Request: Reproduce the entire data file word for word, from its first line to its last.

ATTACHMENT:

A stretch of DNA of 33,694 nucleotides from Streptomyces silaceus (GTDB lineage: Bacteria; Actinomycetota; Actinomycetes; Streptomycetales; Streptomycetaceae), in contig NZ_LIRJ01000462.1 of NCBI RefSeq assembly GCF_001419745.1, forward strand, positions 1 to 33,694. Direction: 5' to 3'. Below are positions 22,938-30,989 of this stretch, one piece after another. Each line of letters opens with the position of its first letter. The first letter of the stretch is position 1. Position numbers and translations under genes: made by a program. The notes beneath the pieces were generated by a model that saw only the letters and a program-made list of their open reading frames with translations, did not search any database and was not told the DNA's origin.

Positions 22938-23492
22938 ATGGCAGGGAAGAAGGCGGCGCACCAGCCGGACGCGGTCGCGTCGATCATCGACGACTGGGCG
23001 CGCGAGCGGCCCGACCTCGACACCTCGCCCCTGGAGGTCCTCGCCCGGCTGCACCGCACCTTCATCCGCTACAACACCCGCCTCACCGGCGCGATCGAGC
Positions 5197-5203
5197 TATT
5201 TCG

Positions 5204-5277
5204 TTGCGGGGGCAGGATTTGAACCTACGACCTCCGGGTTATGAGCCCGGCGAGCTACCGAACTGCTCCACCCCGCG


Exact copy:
A stretch of DNA of 33,694 nucleotides from Streptomyces silaceus (GTDB lineage: Bacteria; Actinomycetota; Actinomycetes; Streptomycetales; Streptomycetaceae), in contig NZ_LIRJ01000462.1 of NCBI RefSeq assembly GCF_001419745.1, forward strand, positions 1 to 33,694. Direction: 5' to 3'. Below are positions 22,938-30,989 of this stretch, one piece after another. Each line of letters opens with the position of its first letter. The first letter of the stretch is position 1. Position numbers and translations under genes: made by a program. The notes beneath the pieces were generated by a model that saw only the letters and a program-made list of their open reading frames with translations, did not search any database and was not told the DNA's origin.

Positions 22938-23492
22938 ATGGCAGGGAAGAAGGCGGCGCACCAGCCGGACGCGGTCGCGTCGATCATCGACGACTGGGCG
23001 CGCGAGCGGCCCGACCTCGACACCTCGCCCCTGGAGGTCCTCGCCCGGCTGCACCGCACCTTCATCCGCTACAACACCCGCCTCACCGGCGCGATCGAGC
Positions 5197-5203
5197 TATT
5201 TCG

Positions 5204-5277
5204 TTGCGGGGGCAGGATTTGAACCTACGACCTCCGGGTTATGAGCCCGGCGAGCTACCGAACTGCTCCACCCCGCG